Here's one I didn't make earlier: Reproductions are losing their 'naff' image as demand grows for high quality copies of anything from vintage radios to teddies, reports John Windsor

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The Independent Online
FABULOUS fakes are fashionable: a new, guileless class of reproduction has found a welcome in the living-room. Straight off the production line, period radios, ceramics, silver, even teddy bears, seek not to masquerade but to imitate, in the most flattering way, yesterday's good designs.

Danny Pollock sells Thirties radios by mail order from north London. The Westminster model he is packing costs pounds 89.95, pounds 93.95 with cassette. His radios, miniature Forties juke-boxes and 1902 horn phonographs, all containing modern working parts, are authentically detailed. The radios have illuminated dials, woven speaker covers and meticulously finished wood veneer.

'Only a few years ago, reproductions were generally of poor quality, just naff,' Mr Pollock, 45, says. 'Now they can look as beautiful as the real thing. People really appreciate them - especially if their homes have a period interior.'

Originals of one of the most nostalgic British radios of the Thirties, the Pye model MM with sun-ray speaker, regularly fetch pounds 200- pounds 400 at auction. Last month a round pale-green Ekco AD65 of 1934 made a staggering pounds 19,600 at Academy Auctioneers, Ealing, west London.

Mail order, in which Mr Pollock has survived for 13 years, is a pretty cut-throat business. A former product sourcer for giveaway promotions, he will not say where in Europe and the Far East his radios are made. Forthcoming reproductions in his Retro Collection include art deco globe lamps held by nudes, Egyptian cats and Victorian mechanical toys.

Reproduction of the silver designs of Christopher Dresser (d. 1904) - to some, the godfather of industrial design - is an undertaking steeped in reverence. Who but the likes of Alessi, the leading Italian designer/manufacturer, and Britain's foremost silver designer/maker, Professor Brian Asquith, would dare to attempt it?

In the Fifties, fresh from the Royal College of Art, the young Asquith discovered Dresser's forgotten workbooks of silver designs in the archive of James Dixon & Sons, the Sheffield silversmiths. Dresser's simple, modern-looking shapes had been ridiculed in their day and, generations later, Asquith's designs were suffering the same fate. Today, Dresser's drawings have been reconstructed by computer. His 1880 design for a triangular teapot, which, in its day, never made it off the drawing-board, has been manufactured by Alessi in a limited edition of 99. These defiant design statements cost pounds 4,480 each.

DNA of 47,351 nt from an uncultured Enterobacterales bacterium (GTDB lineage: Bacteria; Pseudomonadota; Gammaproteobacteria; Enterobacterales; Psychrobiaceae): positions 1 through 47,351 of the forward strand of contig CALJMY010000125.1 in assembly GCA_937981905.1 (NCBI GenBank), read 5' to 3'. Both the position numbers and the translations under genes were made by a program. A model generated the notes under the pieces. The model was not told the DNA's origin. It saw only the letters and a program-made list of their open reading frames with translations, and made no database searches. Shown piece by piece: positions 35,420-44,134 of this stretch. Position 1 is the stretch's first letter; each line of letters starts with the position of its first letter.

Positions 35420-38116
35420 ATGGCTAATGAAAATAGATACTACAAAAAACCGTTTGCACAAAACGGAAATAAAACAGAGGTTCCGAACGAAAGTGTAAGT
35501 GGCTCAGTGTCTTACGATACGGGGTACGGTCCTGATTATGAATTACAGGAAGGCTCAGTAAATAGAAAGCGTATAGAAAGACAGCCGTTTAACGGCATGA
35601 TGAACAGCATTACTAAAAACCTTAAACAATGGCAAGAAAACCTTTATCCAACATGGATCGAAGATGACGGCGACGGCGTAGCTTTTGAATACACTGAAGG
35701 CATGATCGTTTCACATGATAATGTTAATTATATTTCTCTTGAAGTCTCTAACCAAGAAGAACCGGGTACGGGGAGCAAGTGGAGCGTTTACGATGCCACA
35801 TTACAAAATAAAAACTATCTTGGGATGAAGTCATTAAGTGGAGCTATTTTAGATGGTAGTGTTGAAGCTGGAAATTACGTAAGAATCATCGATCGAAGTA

A range of more affordably priced Alessi tableware designed by Dresser comes in stainless steel - a material uniquely suited to their pure forms. Toast racks are pounds 66- pounds 70, an oil and vinegar set pounds 108- pounds 115, a bowl pounds 31- pounds 34, from retail shops.

Granny's jazzy Thirties Clarice Cliff pottery, often reviled as garish until the art deco revival of the Seventies, has also been swept up in the urge to reproduce. A Clarice Football vase of 1929-30, with overlapping yellow, purple, orange and green geometric shapes, fetched pounds 770 at Christie's South Kensington in March. Wedgwood, successor to the firm that employed Clarice as a designer, is now offering modern versions of them for pounds 150 each in a limited edition of 250. Age of Jazz dancing couples, in an edition of 150, are pounds 175 each. They are part of Wedgwood's range of 17 Clarice reproductions.

Teddy bears are enjoying the most lucrative reproduction picnic. There is even a rising 'secondary' (second-hand) market in repro teddies. Steiff, the German manufacturer with the button-in- ear trademark, has been turning out repros since 1980, when it manufactured 11,000 replicas of its very first bear, Papa of 1903, of which no examples survive. Papa II in gold mohair, fully jointed, stuffed with authentic flammable wood shavings, sold for pounds 30- pounds 40 new and will now change hands for pounds 600- pounds 1,000 if complete with box and certificate. An original 1905 Steiff bear could fetch more than pounds 10,000 at auction. Its 15,000 reproductions, costing pounds 30 each in 1983, are already worth pounds 300- pounds 350.

Ian Pout, owner of Teddy Bears of Witney, paid pounds 12,100 (then a teddy auction record) at Christie's in 1989 for Alfonzo, the teddy of Princess Xenia, 4, a gift in 1908 from her father, the Grand Duke George Mikhailovich of Russia, later assassinated at St Petersburg. Steiff replicated Alfonzo 5,000 times for Mr Pout, who sells them for pounds 165 each. They will probably all be gone by Christmas.

His teddy investment tip: the Jackie teddy, first produced by Steiff in 1953 to mark the 50th anniversary of teddies, and then in a limited edition of 12,000 in 1989- 90. At pounds 65, the later miniature replica with a squeaky tummy is probably the lowest-priced Steiff limited edition still available. 'A safe bet,' says Mr Pout.

One of the biggest repro merchants is Past Times, which has 23 shops and a 32- page full-colour mail-order catalogue of 400 different gifts. It offers Roman-style lapis lazuli jewellery, Celtic shawls, Viking amulets, Anglo-Saxon brooches, medieval gargoyles, Tudor rings, Victorian Stilton spoons - and a Thirties wood veneer radio/cassette player.

The possibilities of period radio reproduction are far from exhausted. Collectors' textbooks show a French Autel wireless of 1922 designed for the priesthood in white marble slabs, with brass fittings and topped by a crucifix. A niche market, perhaps.

Danny Pollock, Retro Collection (081- 200 0674), Alessi (0742 446681), Wedgwood (071-495 0498), Teddy Bears of Witney (0993 702616/706616), Past Times (0993 779339).

(Photograph omitted)

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